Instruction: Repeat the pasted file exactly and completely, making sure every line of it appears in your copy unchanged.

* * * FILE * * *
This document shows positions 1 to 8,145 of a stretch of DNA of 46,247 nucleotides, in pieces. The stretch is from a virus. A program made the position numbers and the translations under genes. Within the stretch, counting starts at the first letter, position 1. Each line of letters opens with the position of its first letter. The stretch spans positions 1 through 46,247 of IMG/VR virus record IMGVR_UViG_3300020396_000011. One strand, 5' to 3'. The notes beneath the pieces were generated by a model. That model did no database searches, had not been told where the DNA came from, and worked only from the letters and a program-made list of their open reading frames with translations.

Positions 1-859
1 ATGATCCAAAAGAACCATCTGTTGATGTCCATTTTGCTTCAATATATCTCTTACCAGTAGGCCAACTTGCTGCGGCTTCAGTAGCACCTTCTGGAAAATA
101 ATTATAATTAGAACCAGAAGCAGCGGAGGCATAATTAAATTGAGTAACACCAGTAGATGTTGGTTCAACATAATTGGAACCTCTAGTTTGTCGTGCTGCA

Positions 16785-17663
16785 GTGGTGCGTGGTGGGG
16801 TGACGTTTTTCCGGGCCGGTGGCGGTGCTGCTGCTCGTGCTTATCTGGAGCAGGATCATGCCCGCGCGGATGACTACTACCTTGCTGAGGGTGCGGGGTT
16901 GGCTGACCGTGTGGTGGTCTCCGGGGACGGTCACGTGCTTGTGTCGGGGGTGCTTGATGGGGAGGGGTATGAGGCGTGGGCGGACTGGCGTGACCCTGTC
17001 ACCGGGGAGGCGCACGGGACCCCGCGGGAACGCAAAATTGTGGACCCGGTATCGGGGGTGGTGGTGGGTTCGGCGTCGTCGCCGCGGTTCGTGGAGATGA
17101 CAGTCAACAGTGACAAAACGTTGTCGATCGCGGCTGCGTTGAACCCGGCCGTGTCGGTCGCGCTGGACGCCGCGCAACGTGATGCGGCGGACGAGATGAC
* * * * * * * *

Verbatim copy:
This document shows positions 1 to 8,145 of a stretch of DNA of 46,247 nucleotides, in pieces. The stretch is from a virus. A program made the position numbers and the translations under genes. Within the stretch, counting starts at the first letter, position 1. Each line of letters opens with the position of its first letter. The stretch spans positions 1 through 46,247 of IMG/VR virus record IMGVR_UViG_3300020396_000011. One strand, 5' to 3'. The notes beneath the pieces were generated by a model. That model did no database searches, had not been told where the DNA came from, and worked only from the letters and a program-made list of their open reading frames with translations.

Positions 1-859
1 ATGATCCAAAAGAACCATCTGTTGATGTCCATTTTGCTTCAATATATCTCTTACCAGTAGGCCAACTTGCTGCGGCTTCAGTAGCACCTTCTGGAAAATA
101 ATTATAATTAGAACCAGAAGCAGCGGAGGCATAATTAAATTGAGTAACACCAGTAGATGTTGGTTCAACATAATTGGAACCTCTAGTTTGTCGTGCTGCA

Positions 16785-17663
16785 GTGGTGCGTGGTGGGG
16801 TGACGTTTTTCCGGGCCGGTGGCGGTGCTGCTGCTCGTGCTTATCTGGAGCAGGATCATGCCCGCGCGGATGACTACTACCTTGCTGAGGGTGCGGGGTT
16901 GGCTGACCGTGTGGTGGTCTCCGGGGACGGTCACGTGCTTGTGTCGGGGGTGCTTGATGGGGAGGGGTATGAGGCGTGGGCGGACTGGCGTGACCCTGTC
17001 ACCGGGGAGGCGCACGGGACCCCGCGGGAACGCAAAATTGTGGACCCGGTATCGGGGGTGGTGGTGGGTTCGGCGTCGTCGCCGCGGTTCGTGGAGATGA
17101 CAGTCAACAGTGACAAAACGTTGTCGATCGCGGCTGCGTTGAACCCGGCCGTGTCGGTCGCGCTGGACGCCGCGCAACGTGATGCGGCGGACGAGATGAC